How I Went From Isolation to Baring it All…

By finally accepting that I was worthy of help

Header + Photo Credit: Wendy D Photography

My name is Maria João Cruz. I was diagnosed with triple positive breast cancer in July 2021. I kept the news to myself for a few hours and then I convened a round table of my closest girlfriends and broke the news over an Indian feast. It did stay surreal for so long, even though my first month was a barrage of appointments and tests including multiple biopsies. The diagnosis went from stage 1 with a lumpectomy to stage 3 with definite chemotherapy and a possible mastectomy following – in just a few weeks. My 77-year-old mother didn’t believe me at first when I told her – my Portuguese-Canadian family doesn’t even use the word – cancro. They say the equivalent of “that awful disease” instead. As if by naming it, they too may catch it. So began the questions of myself – am I to blame? What did I eat or drink too much of to deserve this? Was it stress? Doing too much? Not enough? People of perfect peak health still get cancer, so it’s not my fault, right? Right?

I live alone in Vancouver – no partner, no children, no roommates. I balance a job in education with a career in the arts. I have always chosen the creative path eschewing any financial security and as such, I have little savings. Even in Canada, I had no idea the kind of financial impact having cancer would have on a person. How much time I would need off work? What kind of benefits do I have towards that? Almost a month after my diagnosis, when I had my first chemo treatment, my friends paid to get my iconic waist length hair chopped off into a very short cut, while a few friends started floating the idea of making a GoFundMe. I was profoundly uncomfortable with this idea of asking people for money because I had cancer. Who was I to ask people to help me? I have always taken care of myself – borrowing from Paul to pay Peter, but always keeping afloat – able to have a social life within an artistic circle and prioritizing travel and friends over societal must-haves such as the house, the car, even the partner. 

Photo Credit: Wendy D Photography

It took my dear friend months of talking me into it – now deep into soul crushing chemotherapy treatments that completely transformed my appearance – to finally accept that I could share the GoFundMe site she had created, but only privately, with a few discrete groups. Close friends wanted to share my campaign on social media, but I refused – keeping it to a curated email list only. I am not exactly sure what I was afraid of at the time… What repercussions awaited me by admitting I was sick and needed help. And that, yes, financial help is very much a part of that. When the donations started to come in – sometimes from the most surprising people – I was so overwhelmed with gratitude that I could make rent and be able to treat myself to a few things. That I could create and be safe in my own healing space. I realize now that somehow it also meant I was just as deserving of a “good life” as those who chose to attain the house, the car, the partner and here was the proof! It was finally okay to breathe. I deserved more than half the salary that my leave from work allowed to see me through this. I deserved to feel safe financially to get through this.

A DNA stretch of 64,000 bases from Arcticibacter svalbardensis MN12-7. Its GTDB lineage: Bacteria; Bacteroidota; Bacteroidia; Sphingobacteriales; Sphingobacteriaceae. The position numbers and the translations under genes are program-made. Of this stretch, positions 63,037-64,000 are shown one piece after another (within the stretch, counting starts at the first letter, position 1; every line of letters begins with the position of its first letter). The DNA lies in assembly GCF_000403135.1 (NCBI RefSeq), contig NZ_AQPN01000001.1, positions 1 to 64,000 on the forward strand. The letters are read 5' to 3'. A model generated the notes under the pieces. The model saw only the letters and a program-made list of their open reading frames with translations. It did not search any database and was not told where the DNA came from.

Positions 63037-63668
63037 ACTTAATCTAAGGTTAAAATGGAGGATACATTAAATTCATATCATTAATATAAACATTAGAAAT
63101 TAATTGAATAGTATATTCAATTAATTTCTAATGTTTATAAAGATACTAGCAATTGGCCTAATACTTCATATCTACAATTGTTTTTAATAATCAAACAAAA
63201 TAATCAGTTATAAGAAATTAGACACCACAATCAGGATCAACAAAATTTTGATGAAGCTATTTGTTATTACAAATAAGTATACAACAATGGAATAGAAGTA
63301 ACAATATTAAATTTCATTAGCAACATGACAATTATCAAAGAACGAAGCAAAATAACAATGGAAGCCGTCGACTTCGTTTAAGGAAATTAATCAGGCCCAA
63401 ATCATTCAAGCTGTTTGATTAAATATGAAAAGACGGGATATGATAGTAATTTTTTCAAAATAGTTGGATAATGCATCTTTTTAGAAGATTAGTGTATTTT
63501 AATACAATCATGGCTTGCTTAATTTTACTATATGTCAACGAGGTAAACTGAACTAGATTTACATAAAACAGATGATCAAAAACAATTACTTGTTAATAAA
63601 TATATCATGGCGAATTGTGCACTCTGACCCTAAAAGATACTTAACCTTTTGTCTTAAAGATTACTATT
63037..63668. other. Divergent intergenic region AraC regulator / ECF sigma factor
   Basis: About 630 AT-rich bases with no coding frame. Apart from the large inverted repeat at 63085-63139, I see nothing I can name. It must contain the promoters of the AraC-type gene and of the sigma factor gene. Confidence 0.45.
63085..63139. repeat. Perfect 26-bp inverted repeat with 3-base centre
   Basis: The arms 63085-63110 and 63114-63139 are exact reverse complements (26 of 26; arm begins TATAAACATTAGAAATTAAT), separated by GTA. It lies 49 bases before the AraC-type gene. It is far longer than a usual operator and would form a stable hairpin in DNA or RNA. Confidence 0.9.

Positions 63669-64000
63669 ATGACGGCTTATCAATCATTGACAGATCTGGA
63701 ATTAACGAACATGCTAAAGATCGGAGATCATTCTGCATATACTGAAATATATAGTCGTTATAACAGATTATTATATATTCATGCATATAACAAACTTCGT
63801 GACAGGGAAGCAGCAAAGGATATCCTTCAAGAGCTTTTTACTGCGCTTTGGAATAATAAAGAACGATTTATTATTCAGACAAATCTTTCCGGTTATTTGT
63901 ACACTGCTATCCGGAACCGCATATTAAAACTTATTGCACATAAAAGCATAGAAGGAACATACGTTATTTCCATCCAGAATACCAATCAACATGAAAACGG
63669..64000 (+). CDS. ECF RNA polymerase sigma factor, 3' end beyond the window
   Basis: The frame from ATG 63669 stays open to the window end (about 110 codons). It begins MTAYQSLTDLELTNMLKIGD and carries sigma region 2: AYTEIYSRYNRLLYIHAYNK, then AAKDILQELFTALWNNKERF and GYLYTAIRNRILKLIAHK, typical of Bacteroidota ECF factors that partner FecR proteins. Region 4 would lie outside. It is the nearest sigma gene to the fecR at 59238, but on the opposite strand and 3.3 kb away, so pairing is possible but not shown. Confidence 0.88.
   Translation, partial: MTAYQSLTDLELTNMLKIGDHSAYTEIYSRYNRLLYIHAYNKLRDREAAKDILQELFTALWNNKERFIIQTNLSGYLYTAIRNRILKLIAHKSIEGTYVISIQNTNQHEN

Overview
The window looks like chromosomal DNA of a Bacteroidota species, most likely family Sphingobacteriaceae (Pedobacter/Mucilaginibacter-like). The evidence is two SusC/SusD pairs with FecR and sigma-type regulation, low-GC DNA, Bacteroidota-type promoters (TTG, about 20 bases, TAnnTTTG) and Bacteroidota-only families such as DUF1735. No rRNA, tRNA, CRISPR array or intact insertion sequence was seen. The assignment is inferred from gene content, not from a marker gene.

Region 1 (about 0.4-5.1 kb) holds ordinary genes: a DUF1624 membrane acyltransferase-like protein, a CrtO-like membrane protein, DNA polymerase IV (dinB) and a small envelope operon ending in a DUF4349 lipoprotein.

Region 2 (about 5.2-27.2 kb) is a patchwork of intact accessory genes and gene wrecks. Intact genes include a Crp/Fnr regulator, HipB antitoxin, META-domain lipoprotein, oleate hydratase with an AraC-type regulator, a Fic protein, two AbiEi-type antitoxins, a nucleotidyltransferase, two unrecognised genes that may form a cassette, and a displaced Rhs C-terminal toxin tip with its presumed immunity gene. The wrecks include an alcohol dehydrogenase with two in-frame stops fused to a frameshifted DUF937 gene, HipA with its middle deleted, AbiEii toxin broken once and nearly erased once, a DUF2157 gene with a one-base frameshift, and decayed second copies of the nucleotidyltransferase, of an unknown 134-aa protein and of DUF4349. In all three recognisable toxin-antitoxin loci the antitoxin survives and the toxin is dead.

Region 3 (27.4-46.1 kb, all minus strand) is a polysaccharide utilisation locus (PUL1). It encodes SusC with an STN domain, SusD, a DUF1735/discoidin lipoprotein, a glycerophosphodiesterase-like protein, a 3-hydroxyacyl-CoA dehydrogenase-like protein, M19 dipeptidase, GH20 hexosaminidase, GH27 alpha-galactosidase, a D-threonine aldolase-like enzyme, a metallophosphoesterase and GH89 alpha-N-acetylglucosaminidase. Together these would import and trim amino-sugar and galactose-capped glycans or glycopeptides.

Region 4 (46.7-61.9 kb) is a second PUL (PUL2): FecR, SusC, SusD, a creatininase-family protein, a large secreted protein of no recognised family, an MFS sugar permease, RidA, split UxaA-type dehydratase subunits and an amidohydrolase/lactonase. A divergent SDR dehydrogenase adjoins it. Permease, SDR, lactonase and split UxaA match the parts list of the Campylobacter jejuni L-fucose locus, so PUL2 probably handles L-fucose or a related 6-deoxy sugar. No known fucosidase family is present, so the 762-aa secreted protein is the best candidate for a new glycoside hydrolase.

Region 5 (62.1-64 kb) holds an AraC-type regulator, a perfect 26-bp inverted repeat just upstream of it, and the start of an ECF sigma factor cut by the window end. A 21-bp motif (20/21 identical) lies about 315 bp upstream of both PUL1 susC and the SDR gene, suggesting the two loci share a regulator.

Then, it took me until contracting Covid and falling into a deep depression in December to finally “come out” as having cancer on my Instagram in January – almost 6 months after my diagnosis. The isolation and lack of transparency was affecting my mental health. It was quite literally a huge weight off my shoulders. The support was so heartfelt and again – surprised me. I did a public post not because everyone needs to “know my business,” I am historically private, but I finally understood that I cannot go about any business without occupying an authentic space and being real about my current experience and my needs as a result. AUTHENTIC became my word for the year. No, you don’t need to know everything, but I will no longer be hiding anything either. It has been the hardest year of my life, but I’m here – finished chemotherapy; post double mastectomy and multiple infections; still receiving immunotherapy until November and about to start endocrine therapy. Not to mention the myriad of mental health challenges and physical side effects my treatment has brought me.

Taking more time off work than I anticipated to heal as much as possible has been the best decision I could have made. To allow myself to rest is the greatest gift I could have given myself on this journey. — Maria

The following poem is a gift to fellow breast cancer survivors and thrivers – only we know what we’ve been through and how it has changed us.


I lie 


Again, and again and again and again.

Will there ever be enough repose to feel whole?

Or will there always be holes where those pieces of me used to be?


Close my eyes and swim away

Under waves of grief crashing over me in public spaces.

Keen with me now – bow your head and clasp your hands to your breast.

How can you know if you’ve never been put to my test?


For tomorrow may bring joy.

It’s not quite clear, but I think I hear my ancestors clapping on the decks of the

Sagres ships that carried them across. 

It’s not time for me yet.

I’ve got much more to grow, show, know, GLOW

Under the luminescence of many more full moons.


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